Opps .... caught robbing a bank...
SEC would say... Oh you have to give the money back...
but we won't ask you to admit guilt or any thing like that.

And for UBS, etc... no letting you get your money out....
What about DAMAGES.... I and many others, lost alot of time, sleep
and worry over this. After being lied to so badly by UBS, how could we be assured that We would ever see any of our money.

Punitive damages should be awarded.
Brokerage Houses.. Officers should go to JAIL.
1. Risk -- UBS knew of the state of risk in ARS... institutional investors went from 80% to 30% in 2007. Meltdowns in Jan 2008 were evident and still UBS recommended them as a buy.

2. Cash Alternatives -- UBS "Financial Advisors" (brokers) all sold these as as good as CD or Money Markets funds. UBS broke FINRA rules in that they were misrepresented as Auctions.

3. The higher rates were neigligible!!! They were only a .1 or .2 points... Investors did NOT buy them because of higher rates for acepting more risk.... Their higher yield was minimal. They were told by UBS that their was NO risk... They were cash alternatives.
Investors were told they could get their money out at any time !!!
No if ands and buts...

The world is now learning that BROKERS can NOT be trusted.
and Governments have been ineffective in regulating them and keeping them honest. A serious blow has been dealt to the Stock and Financial market. The implications for financing the US dept has yet to be fully played out.
This is the first time I've seen an assertion about Dark Pools affecting ARS, or for that matter any market. I expect that we will see more and more stories about how the perfection of Romulan cloaking technology for institutional investors has wreaked subtle havoc with just about everything.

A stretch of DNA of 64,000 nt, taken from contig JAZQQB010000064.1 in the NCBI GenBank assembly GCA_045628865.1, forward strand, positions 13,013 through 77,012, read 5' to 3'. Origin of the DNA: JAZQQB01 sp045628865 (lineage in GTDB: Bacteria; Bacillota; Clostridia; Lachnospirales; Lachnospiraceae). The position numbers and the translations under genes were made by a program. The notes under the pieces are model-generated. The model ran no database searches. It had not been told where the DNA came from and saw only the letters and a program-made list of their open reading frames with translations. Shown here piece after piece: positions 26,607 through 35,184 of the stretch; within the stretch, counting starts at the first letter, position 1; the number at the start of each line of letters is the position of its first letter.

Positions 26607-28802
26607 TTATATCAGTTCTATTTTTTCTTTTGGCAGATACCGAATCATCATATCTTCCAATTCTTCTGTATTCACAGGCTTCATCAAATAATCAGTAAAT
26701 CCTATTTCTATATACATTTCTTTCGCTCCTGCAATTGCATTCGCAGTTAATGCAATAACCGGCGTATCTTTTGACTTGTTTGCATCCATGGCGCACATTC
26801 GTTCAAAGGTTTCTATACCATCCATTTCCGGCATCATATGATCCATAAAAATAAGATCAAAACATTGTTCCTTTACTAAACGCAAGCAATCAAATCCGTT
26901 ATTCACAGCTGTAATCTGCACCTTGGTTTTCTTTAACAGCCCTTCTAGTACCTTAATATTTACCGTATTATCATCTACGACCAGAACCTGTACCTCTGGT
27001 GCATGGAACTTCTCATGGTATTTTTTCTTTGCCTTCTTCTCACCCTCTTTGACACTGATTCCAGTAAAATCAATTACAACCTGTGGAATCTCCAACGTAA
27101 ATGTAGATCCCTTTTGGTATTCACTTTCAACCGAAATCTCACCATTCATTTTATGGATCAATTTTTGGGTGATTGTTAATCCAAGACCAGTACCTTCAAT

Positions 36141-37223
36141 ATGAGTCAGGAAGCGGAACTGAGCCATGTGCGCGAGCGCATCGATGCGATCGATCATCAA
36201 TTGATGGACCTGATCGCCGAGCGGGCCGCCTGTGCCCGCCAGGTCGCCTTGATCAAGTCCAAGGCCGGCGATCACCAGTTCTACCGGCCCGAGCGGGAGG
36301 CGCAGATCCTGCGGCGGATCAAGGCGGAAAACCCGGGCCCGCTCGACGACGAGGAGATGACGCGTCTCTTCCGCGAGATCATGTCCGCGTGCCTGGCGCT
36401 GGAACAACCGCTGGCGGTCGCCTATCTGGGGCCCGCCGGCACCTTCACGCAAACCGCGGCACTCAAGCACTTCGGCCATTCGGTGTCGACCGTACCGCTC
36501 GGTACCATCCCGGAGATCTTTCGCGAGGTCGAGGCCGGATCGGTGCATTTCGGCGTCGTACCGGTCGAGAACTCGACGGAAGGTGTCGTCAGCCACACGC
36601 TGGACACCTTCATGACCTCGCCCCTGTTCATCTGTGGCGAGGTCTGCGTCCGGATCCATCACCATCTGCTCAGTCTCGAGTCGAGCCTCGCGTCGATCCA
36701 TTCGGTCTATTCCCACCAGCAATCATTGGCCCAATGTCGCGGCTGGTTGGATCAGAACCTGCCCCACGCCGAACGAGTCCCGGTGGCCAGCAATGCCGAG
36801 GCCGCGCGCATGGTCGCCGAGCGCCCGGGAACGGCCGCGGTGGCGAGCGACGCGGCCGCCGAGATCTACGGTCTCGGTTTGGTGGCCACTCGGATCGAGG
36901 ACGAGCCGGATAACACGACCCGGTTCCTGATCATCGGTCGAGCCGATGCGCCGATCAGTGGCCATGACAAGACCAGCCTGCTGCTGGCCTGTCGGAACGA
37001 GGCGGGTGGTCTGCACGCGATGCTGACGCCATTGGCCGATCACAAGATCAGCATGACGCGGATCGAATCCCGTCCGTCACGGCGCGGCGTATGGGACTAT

But congratulations on being first.
5% interest? what kind of risk does that illustrate, around what a cd was paying. Quote {As we often forget, higher reward is almost always accompanied by higher risk - I dare say } if the reward was 8% then the lights are on for due dillagence 8% would probably equate. when multi billion dollar companys want to run a scam on you, its like a car accident, it just happens, its easy to write this article after the fact , go back to bed, David Enke
Merrill has promised to buy 12 billion worth. How much is that promise really worth, r123? Show me the money, and I'll start believing something Merrill Lynch says.
john s. gordon profile picture
suggest a federal 'lemon law' for financial products ?
> jack
10 Aug. 2008
"...how much money investors get back from auction-rate securities depends on who originally issued the securities..."
"...securities sold by a CDO or student-loan trust, well, you may be waiting a while to get your money back, possibly many years."

But Barron's premise is not true now! How much money investors get back depends on who their brokerage is. An individual investor holding a CDO or student-loan ARS will get all of their money back in about a year if their account is with Citi, Merrill or UBS (may the list grow longer soon). Why are you and a few other columnists implying otherwise?
woodsey profile picture
Whatever happened to prohibitions against USURY?
Hint: Congress 1980.

what part of "Not FDIC Insured -- May Lose Value" do you guys not understand?
"As reported, UBS (UBS), Merrill Lynch (MER), and Citigroup (C) alone have committed to buying back more than $36 billion of the securities."

Where do the Citi, Merill and UBS get the money to buy back the securities ? Why would the issuer ( say the municipalities) redeem the securities because the brokers misled the investors ?
adan profile picture
re: "...The auction-rate security issues once again highlight the need for better due diligence and a better understanding of risk." -

definitely agree with this, but, honest transparent presentation precedes and allows this due diligence and understanding (of risk)

transpose the sale of almost anything else, a car, a toaster, a computer, and there'd be no question of who was primarily at fault....